Social Security is complicated. That's unfortunate, since it will likely be an important income source, and you could end up costing yourself crucial benefits if you don't know the rules.
You don't want to make Social Security mistakes that leave you with less financial security in your later years, so be sure you aren't making these three big errors.
1. Overestimating what Social Security will do for you
Expecting too much from Social Security is one of the biggest and most damaging mistakes future retirees make. If you think your retirement benefits are going to be enough to support you, you are very wrong, and you should correct course ASAP.
Here's the reality. Social Security replaces about 40% of pre-retirement income, even less if you're a high earner. No one can, or should, take a 60% pay cut upon retiring. So you must have a detailed plan for how you will bring in the other income needed to cover your costs.
Most experts anticipate you'll need to replace around 80% or more of pre-retirement earnings. If 40% of that comes from Social Security and you don't have a pension, the rest will need to come from your investment accounts -- unless you're confident you'll work part-time in retirement.
2. Underestimating the impact taxes can have on your benefits
Many people also don't really understand how Social Security taxes work, and this can be a big mistake if you're anticipating a higher after-tax income than you end up with.
The truth is, Social Security benefits are partly taxed once countable income equals $25,000 for single tax filers or $32,000 for married joint filers. Countable income is all of your taxable income, half your Social Security, and some non-taxable income. The $25,000 and $32,000 limits do not change to account for inflation, so many more seniors each year are taxed as benefits increase due to wage growth and cost of living adjustments.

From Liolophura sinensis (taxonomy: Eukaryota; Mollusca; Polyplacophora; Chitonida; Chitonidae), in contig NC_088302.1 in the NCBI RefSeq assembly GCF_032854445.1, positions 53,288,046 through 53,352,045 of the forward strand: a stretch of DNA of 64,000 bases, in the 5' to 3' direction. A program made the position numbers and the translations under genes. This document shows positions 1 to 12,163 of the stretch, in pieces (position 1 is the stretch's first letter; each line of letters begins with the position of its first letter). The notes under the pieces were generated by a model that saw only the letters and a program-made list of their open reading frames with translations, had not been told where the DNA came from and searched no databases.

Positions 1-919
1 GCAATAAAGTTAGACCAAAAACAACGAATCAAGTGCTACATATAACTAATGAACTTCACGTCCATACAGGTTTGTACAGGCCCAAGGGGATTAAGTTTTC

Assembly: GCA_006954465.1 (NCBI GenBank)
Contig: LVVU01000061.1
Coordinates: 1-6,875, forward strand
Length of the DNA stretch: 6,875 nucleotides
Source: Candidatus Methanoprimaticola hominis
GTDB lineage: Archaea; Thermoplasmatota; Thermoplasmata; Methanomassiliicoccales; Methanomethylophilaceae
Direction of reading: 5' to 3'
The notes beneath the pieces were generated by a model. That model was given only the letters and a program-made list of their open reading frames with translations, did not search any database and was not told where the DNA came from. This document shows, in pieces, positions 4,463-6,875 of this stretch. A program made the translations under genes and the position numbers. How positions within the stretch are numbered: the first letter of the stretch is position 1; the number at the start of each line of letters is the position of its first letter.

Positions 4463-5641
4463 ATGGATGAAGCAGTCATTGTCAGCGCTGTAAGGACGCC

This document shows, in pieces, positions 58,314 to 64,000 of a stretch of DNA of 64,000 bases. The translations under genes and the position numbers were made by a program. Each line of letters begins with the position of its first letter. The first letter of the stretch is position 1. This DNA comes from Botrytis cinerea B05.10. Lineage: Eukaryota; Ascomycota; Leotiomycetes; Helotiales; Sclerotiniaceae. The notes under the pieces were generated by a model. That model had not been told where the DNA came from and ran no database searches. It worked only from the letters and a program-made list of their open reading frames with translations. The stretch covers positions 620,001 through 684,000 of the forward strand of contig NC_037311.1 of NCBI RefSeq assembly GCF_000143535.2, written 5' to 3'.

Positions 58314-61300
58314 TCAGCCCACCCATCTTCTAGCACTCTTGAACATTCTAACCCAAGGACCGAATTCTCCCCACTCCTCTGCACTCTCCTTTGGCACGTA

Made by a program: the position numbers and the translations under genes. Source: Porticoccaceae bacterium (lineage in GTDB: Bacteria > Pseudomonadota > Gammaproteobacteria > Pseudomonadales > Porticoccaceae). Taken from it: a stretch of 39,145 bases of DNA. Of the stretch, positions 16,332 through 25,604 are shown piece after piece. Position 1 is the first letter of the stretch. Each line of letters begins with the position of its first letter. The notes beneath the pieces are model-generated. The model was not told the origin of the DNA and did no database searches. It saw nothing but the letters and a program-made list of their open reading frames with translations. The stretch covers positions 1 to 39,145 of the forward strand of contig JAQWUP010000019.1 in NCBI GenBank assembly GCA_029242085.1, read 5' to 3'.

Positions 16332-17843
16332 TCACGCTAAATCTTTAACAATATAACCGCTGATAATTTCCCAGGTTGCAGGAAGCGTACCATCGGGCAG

If you live in one of the 12 states that tax Social Security benefits, you could lose even more money on top of what the IRS takes. So it's imperative you calculate your likely tax bill when confirming you have enough to live on if you retire.
3. Making inaccurate assumptions about when you'll file for your first check
Finally, far too many future retirees have overly optimistic plans for when they'll first get Social Security checks. Many people want to work, and wait to claim benefits, until their late 60s or even until 70, when the largest possible monthly payment becomes available.
However, life often gets in the way. If health issues or family issues force earlier retirement, or if you simply decide you just can't take going to work anymore, you could end up claiming Social Security sooner than you anticipated.
To be sure you don't end up with serious shortfalls, you'll want to recognize all of these realities about your retirement checks. You should ideally plan to have enough supplementary savings to support yourself with the Social Security benefit you claimed at 62, after applicable taxes are taken out of it. This will help ensure you are truly ready to retire without financial hardship.